Public goods are often associated with the free rider problem, a form of market failure, in which market-like behavior of individual gain-seeking does not produce economically efficient results. The production of public goods results in positive externalities which are not remunerated. If private organizations do not reap all the benefits of a public good which they have produced, their incentives to produce it voluntarily might be insufficient. Consumers can take advantage of public goods without contributing sufficiently to their creation. This is called the free rider problem, or occasionally, the "easy rider problem" (because consumers' contributions will be small but non-zero). If too many consumers decide to "free-ride", private costs exceed private benefits and the incentive to provide the good or service through the market disappears. The market thus fails to provide a good or service for which there is a need.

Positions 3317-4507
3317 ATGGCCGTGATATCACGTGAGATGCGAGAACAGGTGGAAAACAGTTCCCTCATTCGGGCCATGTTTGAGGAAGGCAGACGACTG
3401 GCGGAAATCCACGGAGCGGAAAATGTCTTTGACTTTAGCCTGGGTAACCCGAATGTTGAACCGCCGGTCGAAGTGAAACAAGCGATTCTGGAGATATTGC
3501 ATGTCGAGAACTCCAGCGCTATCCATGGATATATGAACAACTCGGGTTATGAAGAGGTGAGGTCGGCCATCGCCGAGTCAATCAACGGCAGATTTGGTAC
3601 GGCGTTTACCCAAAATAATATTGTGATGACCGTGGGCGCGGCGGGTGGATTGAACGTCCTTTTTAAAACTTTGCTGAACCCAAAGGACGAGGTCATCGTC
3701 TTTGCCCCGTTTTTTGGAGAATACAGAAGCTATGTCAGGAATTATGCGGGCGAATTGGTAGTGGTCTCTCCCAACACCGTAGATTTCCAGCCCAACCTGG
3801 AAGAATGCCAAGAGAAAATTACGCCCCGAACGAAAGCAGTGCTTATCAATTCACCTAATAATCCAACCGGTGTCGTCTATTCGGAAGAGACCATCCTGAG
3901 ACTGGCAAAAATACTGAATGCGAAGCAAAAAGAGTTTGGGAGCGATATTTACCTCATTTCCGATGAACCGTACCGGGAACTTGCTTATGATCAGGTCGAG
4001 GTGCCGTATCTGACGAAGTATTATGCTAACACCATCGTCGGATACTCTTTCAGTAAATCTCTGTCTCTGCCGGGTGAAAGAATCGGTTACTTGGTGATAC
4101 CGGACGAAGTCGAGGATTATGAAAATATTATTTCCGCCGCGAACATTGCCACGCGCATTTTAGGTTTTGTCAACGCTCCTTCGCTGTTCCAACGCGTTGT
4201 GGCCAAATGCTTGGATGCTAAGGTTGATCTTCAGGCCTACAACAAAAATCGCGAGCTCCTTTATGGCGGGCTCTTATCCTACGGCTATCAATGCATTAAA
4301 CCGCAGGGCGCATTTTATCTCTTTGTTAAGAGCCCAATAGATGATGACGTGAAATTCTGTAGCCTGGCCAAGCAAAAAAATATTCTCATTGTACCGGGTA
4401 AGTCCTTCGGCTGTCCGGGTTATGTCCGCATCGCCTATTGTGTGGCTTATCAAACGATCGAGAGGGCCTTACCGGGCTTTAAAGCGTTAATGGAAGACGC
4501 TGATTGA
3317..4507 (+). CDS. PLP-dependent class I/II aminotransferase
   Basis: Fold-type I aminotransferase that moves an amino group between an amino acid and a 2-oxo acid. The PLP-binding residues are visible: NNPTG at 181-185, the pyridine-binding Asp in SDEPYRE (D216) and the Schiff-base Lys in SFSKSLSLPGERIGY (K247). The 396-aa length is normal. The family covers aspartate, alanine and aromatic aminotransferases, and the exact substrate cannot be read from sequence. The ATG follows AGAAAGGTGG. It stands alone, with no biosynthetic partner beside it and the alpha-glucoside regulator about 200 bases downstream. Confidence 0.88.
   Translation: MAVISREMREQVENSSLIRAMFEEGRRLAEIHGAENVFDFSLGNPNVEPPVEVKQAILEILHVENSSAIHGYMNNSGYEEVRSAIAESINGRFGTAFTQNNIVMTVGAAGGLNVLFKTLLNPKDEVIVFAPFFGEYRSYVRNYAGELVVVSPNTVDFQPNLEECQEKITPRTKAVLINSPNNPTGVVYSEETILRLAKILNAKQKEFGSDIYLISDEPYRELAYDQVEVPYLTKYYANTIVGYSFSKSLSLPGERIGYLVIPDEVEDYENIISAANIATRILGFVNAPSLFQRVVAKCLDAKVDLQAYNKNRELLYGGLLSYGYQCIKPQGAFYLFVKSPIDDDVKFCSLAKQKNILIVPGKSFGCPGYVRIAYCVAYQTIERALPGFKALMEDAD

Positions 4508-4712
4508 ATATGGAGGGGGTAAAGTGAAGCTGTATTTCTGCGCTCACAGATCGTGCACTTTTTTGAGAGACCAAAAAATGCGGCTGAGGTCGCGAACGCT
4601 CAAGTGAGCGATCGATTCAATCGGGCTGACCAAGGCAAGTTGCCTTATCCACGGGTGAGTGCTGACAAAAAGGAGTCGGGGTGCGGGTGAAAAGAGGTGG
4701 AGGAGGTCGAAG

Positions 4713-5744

The free rider problem depends on a conception of the human being as homo economicus: purely rational and also purely selfish—extremely individualistic, considering only those benefits and costs that directly affect him or her. Public goods give such a person an incentive to be a free rider.
For example, consider national defense, a standard example of a pure public good. Suppose homo economicus thinks about exerting some extra effort to defend the nation. The benefits to the individual of this effort would be very low, since the benefits would be distributed among all of the millions of other people in the country. There is also a very high possibility that he or she could get injured or killed during the course of his or her military service.